How To Trim Goat Hooves
Learn the importance of how to trim goat hooves. Hoof care is essential to the overall health and wellness of a goat. If hooves are not kept up, hoof rot can set in and affect a whole herd because the infection is spread through bacteria in the soil. The more frequently you maintain your goat’s hooves the easier it is on you. Babies don’t really need their hooves trimmed until about 5 months of age and even then they may not need it. Start to check their hooves at 5 months of age and then begin checking at minimum every 6 to 8 weeks for the rest of their lives. It’s better to check more often and make minor adjustments than to fight it every time because you waited so long.
Supplies Needed For Trimming Hooves
- Hoof Trimming Kit: Hoof trimmers, rasp, and a brush with a pick.
- This youtube video demonstrates why this kit is essential to your goat trimming duties.
- Iodine in case of hoof rot.
- Stanchion to help make your chore less stressful with no additional helpers for trimming hooves.
Steps To Trim Goat Hooves
- Gather supplies needed to trim goat hooves.
- Goat secured on the Stanchion with pelleted grass or loose hay in the bucket.
- Inspect hooves. Watch for anything out of the normal.
- Use your pick/brush to clean off the debris
- Start at the toe and trim. Work your way to the heel.
- Use the rasp and smooth out the hoof for a final clean-up.
For a better understanding and tips for trimming your goat’s hooves check out this how-to youtube video.
Tips On How To Trim Hooves
It’s always easier to trim goat hooves when they are wet. When they are dry, it’s a bit tougher. If you trim regularly, it won’t be such a pain. Your goal is the shape of a deer hoof. You want them to lay flat and both toes to be even and parallel with the hairline. When you begin to see pink, that means you’re getting close to cutting too deep into the quick and may make them bleed. Causing them to bleed is not the end of the world and it will happen. It comes with practice patience and practice.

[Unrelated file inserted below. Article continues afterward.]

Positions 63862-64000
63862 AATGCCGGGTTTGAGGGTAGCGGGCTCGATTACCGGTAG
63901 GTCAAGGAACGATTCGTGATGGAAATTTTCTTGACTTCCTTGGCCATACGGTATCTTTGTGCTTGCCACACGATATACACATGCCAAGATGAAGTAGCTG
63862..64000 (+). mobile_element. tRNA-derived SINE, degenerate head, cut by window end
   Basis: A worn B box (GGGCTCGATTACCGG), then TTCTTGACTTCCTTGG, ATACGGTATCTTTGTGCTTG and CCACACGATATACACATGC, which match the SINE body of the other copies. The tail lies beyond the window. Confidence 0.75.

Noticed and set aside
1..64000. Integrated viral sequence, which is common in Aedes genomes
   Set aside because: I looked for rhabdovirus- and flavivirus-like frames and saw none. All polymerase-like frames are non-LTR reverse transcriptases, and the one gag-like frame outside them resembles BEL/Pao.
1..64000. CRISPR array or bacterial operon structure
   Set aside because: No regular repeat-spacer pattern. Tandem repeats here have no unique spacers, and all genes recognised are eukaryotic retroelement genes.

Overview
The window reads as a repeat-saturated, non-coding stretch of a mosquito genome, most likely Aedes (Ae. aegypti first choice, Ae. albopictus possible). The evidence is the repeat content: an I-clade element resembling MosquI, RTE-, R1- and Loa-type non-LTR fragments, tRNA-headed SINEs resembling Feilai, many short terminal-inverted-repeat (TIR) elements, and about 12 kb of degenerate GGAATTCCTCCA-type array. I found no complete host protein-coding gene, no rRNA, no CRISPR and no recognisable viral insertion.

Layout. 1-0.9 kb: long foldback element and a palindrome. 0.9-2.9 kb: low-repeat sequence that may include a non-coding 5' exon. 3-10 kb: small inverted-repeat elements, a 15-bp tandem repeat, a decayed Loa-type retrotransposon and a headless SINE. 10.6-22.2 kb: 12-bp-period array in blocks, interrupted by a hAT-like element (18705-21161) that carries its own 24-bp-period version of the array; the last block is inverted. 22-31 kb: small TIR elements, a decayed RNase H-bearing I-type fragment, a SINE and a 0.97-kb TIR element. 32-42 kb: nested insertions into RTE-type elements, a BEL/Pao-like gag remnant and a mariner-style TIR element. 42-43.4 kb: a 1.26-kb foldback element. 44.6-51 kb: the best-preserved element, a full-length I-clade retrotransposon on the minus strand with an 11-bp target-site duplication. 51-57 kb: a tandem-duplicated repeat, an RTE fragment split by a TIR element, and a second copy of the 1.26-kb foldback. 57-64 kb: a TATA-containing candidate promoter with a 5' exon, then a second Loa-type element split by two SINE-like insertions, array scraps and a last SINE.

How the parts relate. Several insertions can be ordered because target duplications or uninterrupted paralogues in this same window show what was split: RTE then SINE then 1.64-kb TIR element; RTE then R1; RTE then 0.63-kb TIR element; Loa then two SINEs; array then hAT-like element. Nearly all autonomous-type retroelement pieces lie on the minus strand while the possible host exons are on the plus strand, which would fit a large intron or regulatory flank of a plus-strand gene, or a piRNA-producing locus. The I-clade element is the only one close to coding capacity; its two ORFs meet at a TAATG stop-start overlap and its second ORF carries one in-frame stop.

How to Repair Bad Hooves
When trimming goat hooves, you may need to fix bad hooves. Repairing hooves is an overtime thing; although, it takes multiple trimming sessions to get hooves back to where they should be. Essentially what you want is a deer hoof. You want the hoof to lay flat and you want both toes to be even. Check out this youtube video, you will learn how to trim a bad hoof and work it into better condition.
What To Do For Hoof Rot
The combination of untrimmed hooves and bacteria leads to hoof rot. However, it is most common in the winter mucky conditions. Inflamed tissue between the hooves becomes infected by the bacteria in the ground. That is to say, it will begin to smell like something is rotting. Be sure to quarantine them because now the infection is in the soil. Trim infected hooves with disinfected trimmers. Disinfect the hooves with Iodine. For more information on hoof rot, check out this article on Hoof Rot in Goats.
Trimming your goat hooves on a regular basis will keep your goats happy and healthy. It is so important to maintain to keep sickness and crippling away. Therefore, make your life easier with the right tools to make it an enjoyable less stressful chore. To find out more tips and resources be sure to check out Youtube packgoats.com and subscribe to get all the latest information about goats. Our mission is to become a leading resource on all things for owning your goats. In addition, help you feel confident about the information and be successful in caring for your goats.
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